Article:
Oil on canvas: 101 x 152 cm / 39.8 x 59.8 ins
Signed and dated '1903' middle right; label on the back

Painter of historical subjects and genre scenes.

Arthur Drummond was the son of John Drummond, a marine painter. He enjoyed an early exposure to painting and received the encouragement and support of his family. He received additional training both in Paris and in London. While in France he studied with both Jean-Joseph Constant and Jean-Paul Laurens, learning the ways of the Academic artists. In London he studied with Sir Lawrence Alma-Tadema, the important British Neo-Classical artist, from whom he would draw his greatest influence.

By 1890 Drummond was living at 41, Walterton Road, St Peter’s Park and he exhibited his first work, titled “A Minstrel”, at the Royal Academy. He would continue to exhibit works at the Royal Academy until 1901: “The Ladies Robing Room before an Entertainment; Ancient Egypt” (1893), “The Last Days of Pompeii” (1896), “The Gods of the Ancients” (1899) and “The King’s Courtship” (1901).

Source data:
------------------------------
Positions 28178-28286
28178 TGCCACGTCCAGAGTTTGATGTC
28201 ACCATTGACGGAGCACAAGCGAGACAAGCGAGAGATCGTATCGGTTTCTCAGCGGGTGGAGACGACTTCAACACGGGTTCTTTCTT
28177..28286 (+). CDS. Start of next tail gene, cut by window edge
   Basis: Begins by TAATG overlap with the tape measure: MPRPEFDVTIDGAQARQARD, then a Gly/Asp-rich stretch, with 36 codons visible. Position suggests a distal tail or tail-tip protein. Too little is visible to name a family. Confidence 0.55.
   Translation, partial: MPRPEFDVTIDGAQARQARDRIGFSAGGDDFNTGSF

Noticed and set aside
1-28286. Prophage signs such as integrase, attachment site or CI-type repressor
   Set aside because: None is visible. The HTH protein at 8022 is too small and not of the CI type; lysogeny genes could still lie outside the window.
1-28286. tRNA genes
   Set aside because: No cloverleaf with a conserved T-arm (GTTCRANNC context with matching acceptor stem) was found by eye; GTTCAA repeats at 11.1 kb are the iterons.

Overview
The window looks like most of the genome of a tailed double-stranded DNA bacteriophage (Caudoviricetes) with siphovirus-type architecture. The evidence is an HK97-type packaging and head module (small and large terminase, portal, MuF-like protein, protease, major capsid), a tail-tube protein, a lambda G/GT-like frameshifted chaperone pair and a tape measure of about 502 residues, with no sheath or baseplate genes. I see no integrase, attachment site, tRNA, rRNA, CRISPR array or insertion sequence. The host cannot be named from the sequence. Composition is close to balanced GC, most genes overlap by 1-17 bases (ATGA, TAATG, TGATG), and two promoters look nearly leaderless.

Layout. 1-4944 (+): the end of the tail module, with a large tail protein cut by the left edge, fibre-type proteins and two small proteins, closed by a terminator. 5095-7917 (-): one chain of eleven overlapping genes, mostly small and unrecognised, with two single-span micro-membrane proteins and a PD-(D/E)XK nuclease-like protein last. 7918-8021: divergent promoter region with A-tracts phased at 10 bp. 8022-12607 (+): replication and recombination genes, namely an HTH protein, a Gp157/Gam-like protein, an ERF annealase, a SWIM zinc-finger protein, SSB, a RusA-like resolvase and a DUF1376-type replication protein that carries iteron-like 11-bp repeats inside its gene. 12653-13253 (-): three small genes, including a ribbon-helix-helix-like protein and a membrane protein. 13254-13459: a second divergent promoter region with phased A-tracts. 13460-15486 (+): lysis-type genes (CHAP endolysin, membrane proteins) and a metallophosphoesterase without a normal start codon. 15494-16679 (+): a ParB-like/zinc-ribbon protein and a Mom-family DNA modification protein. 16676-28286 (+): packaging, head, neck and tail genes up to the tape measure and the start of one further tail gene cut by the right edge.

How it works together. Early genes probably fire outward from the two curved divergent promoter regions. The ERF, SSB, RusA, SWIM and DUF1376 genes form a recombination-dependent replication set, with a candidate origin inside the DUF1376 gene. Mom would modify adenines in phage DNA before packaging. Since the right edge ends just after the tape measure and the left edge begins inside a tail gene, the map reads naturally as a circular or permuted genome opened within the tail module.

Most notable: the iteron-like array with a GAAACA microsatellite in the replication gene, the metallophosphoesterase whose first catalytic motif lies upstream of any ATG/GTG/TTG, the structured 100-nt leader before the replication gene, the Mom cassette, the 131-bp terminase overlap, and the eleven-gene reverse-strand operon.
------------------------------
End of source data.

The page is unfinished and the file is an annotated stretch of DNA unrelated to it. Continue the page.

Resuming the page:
Drummond specialized in historical subjets and genre scenes and, like Alma-Tadema, many of his works were set in Ancient Egypt, Greece or Rome.

During his career, Drummond exhibited at the Royal Academy, the Royal Society of Artists in Birmingham and the Royal Institute of Oil Painters.

Bristol 1871 - 1951
British School

Bristol - Canton (Ohio) - London

Ch. Wood, "The Dictionary of Victorian Painters", Woodbridge 1978, p. 134.
E. Bénézit, "Dictionary of Artists", Paris 2006, Vol. 4, p. 1179.